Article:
9. I would go to a Club or even a sailing holiday such as Menorca sailing (mentioned before in this thread) I have done the Menorca thing because it was way cheaper to go there and try out some boats that I had always wanted to try. Cheaper than buying a boat only to find I would hate it, if you see what I am saying. Menorca sailing have a good variety. The RS500 might just tick the boxes for you. If you are a learner I would go the Laser route and nail the basics. I saw Keelboats being mentioned in this thread. I would still go the basic dinghy route if I were you, it can only give you a good appreciation of your weight and balance. Get the basics learnt and these will apply to all manner of monohulls, while applying to multihulls too in some aspects.
  10. Just realised, check out YouTube and look for 'RS700 a pimping guide'. Really good points on a few extras to make life easier. Not sure if some 'pimps' are class legal. RS site/association has some good guides. Pay attention to the lower stays...it would pay to fit Stamasters(?) these are adjustable calipers which makes for fairly easy adjustments on the water.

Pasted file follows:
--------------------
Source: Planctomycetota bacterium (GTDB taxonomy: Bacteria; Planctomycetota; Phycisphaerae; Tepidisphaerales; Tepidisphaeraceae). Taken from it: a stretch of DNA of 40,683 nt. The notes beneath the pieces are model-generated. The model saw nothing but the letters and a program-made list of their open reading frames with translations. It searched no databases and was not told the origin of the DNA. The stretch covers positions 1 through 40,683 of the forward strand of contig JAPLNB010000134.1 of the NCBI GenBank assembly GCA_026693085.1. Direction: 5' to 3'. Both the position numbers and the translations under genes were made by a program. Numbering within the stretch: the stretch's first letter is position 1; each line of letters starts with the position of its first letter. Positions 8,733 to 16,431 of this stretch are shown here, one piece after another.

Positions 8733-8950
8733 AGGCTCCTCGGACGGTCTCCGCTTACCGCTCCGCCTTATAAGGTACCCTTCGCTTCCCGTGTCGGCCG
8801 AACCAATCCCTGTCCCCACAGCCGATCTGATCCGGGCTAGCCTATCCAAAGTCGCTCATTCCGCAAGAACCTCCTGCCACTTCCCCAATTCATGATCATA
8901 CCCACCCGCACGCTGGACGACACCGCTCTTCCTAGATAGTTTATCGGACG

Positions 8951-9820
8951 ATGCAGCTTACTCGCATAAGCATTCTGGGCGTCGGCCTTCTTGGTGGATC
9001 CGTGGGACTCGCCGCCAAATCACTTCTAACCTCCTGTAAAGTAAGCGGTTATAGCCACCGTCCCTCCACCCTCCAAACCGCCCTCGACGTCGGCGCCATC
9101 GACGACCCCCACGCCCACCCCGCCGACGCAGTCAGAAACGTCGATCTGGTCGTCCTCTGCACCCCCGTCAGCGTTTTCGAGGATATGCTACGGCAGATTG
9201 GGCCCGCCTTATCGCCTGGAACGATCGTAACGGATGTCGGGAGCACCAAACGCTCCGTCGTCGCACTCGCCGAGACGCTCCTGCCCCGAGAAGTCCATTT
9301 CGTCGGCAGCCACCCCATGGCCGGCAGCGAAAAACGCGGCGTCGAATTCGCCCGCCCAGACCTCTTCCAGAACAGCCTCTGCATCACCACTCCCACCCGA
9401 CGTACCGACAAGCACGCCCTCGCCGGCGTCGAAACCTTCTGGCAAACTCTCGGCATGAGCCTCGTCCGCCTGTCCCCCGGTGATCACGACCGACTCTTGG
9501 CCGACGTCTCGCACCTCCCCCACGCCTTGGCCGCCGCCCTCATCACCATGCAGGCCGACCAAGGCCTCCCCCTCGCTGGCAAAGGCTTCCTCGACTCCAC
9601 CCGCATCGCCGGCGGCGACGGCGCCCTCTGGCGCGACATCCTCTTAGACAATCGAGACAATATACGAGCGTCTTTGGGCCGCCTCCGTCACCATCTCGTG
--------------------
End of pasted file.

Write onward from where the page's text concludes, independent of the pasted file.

11. Awesome!! I have the same type...all the way down south in the sunny south atlantic (well I sail in a secluded harbour:) ) Points to consider...if I may Trapezed before? I would go find someone with a double handed trapeze dinghy, and get some time as crew and let them hand the helm to you so you get a feel for it. The 700 is not a beginners boat, this isn't to bust your bubble so bear with me..... that mainsail and mast track are not the toughest. If you capsize and end up falling on the sail? you will trash it most probably. The Track is quite robust but its bonded to the mast....you must AVOID landing on that sail...period. I learnt to solo trapeze on a Laser Vago, heavy plastic hulled 'wannabe 29er' looking boat. A very strong boat and an ideal skiff trainer, some will disagree but if you can handle a Vago then the 700 is a piece of cake Like I said, get some trap experience if you can. What you will find, while messing about in light winds (and applies to heavier winds too) changing tack, the 700 can get caught in irons. Ease off the vang! she will come about then. I spent some frustrating moments when I first hopped onto mine and went zooming across a lake...ended up gybing most times until I finally got the idea. Downhaul, this is your friend in higher winds...crank it down hard...top of the leech will open up...I much better handling boat is the result. It might be obvious but such tweaks are crucial on this craft. I really enjoy the 700, I tried out an RS100 some years ago...the whole hiking thing just bores me to death now. Kite, like others said...get it out and get used to it. I don't always trap with the kite as the wind can be a bit sketchy in my location. You can cheat it and just hike out on the racks. All in all, they are good boats. Very refined and sensitive to tweaks on the vang etc...its pretty cool, just crouching in while on the wire and 'dialling in' the best settings to keep her flat and fast. I hope this wasn't a lecture, I can drone on a bit congrats on the buy